Everything You Need To Know About Fire Insurance in Canada

What Is Fire Insurance?

Fire insurance provides financial compensation if you experience a partial or total loss due to accidental fire.

Most homeowner, condo, and renter policies include fire insurance as a standard part of your policy.

Common perils covered include lightning, cooking fires, electrical fires caused by faulty wiring or appliances, gas leaks, smoke damage, and more.

Typically, coverage pays for the repair, replacement, or reconstruction of your home, and other structures on your property back to their previous condition before the fire.

It also pays for the replacement or repair of your personal belongings.

Every policy has property and personal belongings coverage limits.

Some policies may protect you even if the underlying cause isn’t included in your policy.

As an example, you could be covered if a natural disaster triggered a fire.

Some policies also provide additional living expenses coverage.

This pays for alternative accommodation when you cannot live in your home.

It may also pay for meals and some transportation costs.

Insurers also offer stand-alone fire insurance policies specifically designed to cover losses caused by fire.

These cover accidental fire damage, fire department water damage, and property damage while putting out the fire.

However, they do not provide the other coverages found in a homeowner’s, condo, or renter’s policy.

Standalone policies don’t protect your property or belongings from damage caused by a burst pipe, vandalism, theft, or storm damage.

They don’t provide liability coverage either.

Smoke detector in house

Consequently, these policies best suit those who have the resources to repair or rebuild all fire damage, except the most severe.

Obviously, this can be very costly.

In other cases, a homeowner’s or condo policy is generally a better option since it offers broader coverage.

Key Insight

Some insurers may not offer coverage if you decide to buy a property within a wildfire-prone area.

How Fire Insurance Works

If you experience a loss, you must notify your insurer immediately.

They will open a claim and send out an insurance adjuster.

The adjuster will consult with contractors and estimate the cost of damages.

You pay your deductible and your insurance company pays the remaining costs, up to your policy’s limits.

Most insurers offer discounts if you install fire-related home security features such as a sprinkler system, fire alarm system, and on-site extinguishers.

The cost of fire insurance depends on many factors, but the most important is the estimated value of your property.

What to be Aware of When Insuring for Fire

Almost all homeowner and condo policies are based on actual cash value.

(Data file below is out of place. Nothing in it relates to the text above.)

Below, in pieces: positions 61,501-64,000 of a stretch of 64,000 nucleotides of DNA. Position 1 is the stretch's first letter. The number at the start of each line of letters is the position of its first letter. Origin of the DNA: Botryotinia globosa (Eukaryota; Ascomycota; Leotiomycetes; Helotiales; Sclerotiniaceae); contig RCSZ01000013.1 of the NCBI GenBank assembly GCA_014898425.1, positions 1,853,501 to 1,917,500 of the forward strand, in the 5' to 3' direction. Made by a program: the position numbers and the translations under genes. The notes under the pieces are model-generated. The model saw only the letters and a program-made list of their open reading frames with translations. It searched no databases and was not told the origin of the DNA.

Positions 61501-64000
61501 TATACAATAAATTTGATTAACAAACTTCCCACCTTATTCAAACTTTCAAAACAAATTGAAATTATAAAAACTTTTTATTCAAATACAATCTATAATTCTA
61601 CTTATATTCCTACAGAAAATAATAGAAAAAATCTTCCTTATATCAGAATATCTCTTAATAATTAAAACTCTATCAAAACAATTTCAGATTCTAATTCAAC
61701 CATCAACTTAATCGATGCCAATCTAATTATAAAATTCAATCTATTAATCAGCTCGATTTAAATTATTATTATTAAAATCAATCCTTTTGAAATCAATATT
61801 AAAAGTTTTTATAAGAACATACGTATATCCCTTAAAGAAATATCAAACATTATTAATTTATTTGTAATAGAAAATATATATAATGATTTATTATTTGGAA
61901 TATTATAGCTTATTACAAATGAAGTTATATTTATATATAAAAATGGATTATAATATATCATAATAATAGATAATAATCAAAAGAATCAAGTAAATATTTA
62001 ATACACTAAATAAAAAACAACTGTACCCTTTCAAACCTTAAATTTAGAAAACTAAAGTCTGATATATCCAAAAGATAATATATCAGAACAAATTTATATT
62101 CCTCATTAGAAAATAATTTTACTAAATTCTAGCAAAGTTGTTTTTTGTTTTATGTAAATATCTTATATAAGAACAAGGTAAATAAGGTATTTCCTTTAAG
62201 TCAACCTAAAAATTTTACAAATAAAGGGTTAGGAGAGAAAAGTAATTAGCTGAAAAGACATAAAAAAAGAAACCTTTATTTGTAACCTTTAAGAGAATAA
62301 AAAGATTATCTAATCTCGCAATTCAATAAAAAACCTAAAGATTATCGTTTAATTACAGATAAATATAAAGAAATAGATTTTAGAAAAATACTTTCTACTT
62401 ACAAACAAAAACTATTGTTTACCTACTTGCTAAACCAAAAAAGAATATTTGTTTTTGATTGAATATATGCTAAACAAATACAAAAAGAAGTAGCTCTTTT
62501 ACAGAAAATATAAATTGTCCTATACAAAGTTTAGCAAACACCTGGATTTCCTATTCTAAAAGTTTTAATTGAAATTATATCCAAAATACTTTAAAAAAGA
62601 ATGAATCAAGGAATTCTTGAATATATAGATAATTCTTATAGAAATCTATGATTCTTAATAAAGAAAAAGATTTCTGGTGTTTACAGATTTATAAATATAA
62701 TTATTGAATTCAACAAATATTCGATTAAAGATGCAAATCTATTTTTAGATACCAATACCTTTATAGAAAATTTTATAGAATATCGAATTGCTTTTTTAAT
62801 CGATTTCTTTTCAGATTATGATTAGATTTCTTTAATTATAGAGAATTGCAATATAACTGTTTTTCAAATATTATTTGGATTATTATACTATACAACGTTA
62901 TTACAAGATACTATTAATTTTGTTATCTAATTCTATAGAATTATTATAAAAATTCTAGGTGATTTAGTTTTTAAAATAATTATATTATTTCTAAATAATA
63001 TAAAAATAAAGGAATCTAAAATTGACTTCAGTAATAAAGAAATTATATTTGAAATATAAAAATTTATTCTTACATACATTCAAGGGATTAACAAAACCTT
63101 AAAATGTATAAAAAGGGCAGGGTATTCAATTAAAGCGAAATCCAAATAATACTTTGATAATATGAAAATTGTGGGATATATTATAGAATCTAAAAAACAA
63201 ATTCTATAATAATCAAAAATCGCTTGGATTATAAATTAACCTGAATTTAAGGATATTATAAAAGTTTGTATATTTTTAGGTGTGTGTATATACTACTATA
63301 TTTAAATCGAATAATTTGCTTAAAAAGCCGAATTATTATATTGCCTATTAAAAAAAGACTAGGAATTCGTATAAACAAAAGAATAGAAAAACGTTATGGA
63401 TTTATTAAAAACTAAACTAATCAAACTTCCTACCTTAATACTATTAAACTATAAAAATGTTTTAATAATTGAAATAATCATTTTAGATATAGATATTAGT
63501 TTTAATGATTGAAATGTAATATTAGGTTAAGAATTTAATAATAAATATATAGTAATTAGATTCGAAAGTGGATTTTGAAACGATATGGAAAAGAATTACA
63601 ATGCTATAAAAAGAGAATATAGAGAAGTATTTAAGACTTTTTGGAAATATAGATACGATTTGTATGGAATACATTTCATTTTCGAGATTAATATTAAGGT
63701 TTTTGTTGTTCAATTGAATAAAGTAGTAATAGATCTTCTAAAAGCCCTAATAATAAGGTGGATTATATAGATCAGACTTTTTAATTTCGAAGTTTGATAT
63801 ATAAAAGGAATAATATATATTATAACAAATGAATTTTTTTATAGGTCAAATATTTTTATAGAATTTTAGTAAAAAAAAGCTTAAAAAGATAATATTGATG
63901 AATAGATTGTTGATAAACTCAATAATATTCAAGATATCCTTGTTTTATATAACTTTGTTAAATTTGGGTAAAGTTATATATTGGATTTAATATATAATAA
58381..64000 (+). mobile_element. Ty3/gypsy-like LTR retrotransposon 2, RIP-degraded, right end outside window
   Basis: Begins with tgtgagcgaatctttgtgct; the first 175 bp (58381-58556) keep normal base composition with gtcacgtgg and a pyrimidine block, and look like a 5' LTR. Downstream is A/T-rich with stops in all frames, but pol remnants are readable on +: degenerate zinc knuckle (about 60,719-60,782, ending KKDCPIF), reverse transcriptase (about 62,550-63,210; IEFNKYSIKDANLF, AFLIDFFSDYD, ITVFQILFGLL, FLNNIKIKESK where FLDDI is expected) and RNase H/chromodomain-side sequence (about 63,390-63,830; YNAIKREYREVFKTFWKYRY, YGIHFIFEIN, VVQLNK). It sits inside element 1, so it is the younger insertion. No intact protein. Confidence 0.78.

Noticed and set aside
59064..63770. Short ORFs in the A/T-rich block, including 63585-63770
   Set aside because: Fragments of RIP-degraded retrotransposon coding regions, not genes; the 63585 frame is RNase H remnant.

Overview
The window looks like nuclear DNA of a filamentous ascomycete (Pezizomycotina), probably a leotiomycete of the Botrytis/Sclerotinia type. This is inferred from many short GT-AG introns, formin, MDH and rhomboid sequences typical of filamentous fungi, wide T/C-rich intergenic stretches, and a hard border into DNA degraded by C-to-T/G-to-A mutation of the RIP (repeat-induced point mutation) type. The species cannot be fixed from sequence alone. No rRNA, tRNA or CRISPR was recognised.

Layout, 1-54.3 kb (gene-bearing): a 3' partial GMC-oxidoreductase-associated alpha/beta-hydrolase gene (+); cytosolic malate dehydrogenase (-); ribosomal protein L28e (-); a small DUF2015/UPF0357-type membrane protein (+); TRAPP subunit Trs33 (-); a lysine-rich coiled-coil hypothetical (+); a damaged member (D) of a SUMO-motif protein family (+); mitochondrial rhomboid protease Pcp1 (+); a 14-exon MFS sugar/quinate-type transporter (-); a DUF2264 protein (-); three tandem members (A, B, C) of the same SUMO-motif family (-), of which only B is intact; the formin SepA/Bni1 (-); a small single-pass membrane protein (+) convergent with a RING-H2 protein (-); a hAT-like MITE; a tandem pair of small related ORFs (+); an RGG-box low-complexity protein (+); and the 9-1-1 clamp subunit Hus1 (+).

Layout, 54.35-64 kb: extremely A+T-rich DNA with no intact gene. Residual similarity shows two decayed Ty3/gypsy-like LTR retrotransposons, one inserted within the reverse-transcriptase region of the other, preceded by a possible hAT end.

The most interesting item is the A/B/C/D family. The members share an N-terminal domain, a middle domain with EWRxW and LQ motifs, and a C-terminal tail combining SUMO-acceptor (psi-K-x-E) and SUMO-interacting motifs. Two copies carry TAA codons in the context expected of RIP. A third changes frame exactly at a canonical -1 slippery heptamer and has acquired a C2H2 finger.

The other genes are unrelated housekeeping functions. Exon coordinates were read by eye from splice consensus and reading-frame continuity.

The insurer estimates the value of your property, less depreciation.

This may not mean much until you file a claim.

Your insurer will calculate the loss value, less depreciation, and provide you with an offer.

If agreed, they will issue an initial payment.

Once you pay for repairs or replacements and submit your receipts, they pay the remaining balance.

You pay out-of-pocket for the difference between the insurer payout and the total cost to repair or replace your property.

As a result, if you experience a major loss, it could cost you a substantial amount incremental to the payout you receive from the insurer.

Insurers also offer replacement value policies.

Claims cover the lesser cost of replacing or repairing your property.

They do not deduct depreciation, but these policies are more expensive.

In both cases, it is extremely important you have a home inventory.

This inventory can provide proof of loss and speed up the claims process.

You should also tap into the expertise of an insurance professional such as an agent or broker.

They provide free advice and work for you – not the insurance companies.

They can determine the replacement cost of your property and the appropriate policy for your needs.

Homeowner, condo, and fire insurance policies are not standardized.

They include various clauses, exclusions, and exceptions that can lead to very different results.

For instance, some homeowner and condo policies exclude wildfires.

Some limit the amount you can claim for fire-damaged landscaping.

Almost all exclude coverage for an empty (vacant) home.

Another common exclusion is fire caused by poor home maintenance.

Providing inaccurate initial information or during the claims process can also lead to a claim denial.

Frequently Asked Questions

  • Is fire insurance different than homeowners?
  • Who is liable for fire damage?

Charlene Royston has written extensively for the private, public, and non-profit sectors for over ten years. Her experience working with a trust company led to a special interest in personal finance, including mortgages, investments, and retirement options. By simplifying the complex, she hopes to empower others to make more informed decisions.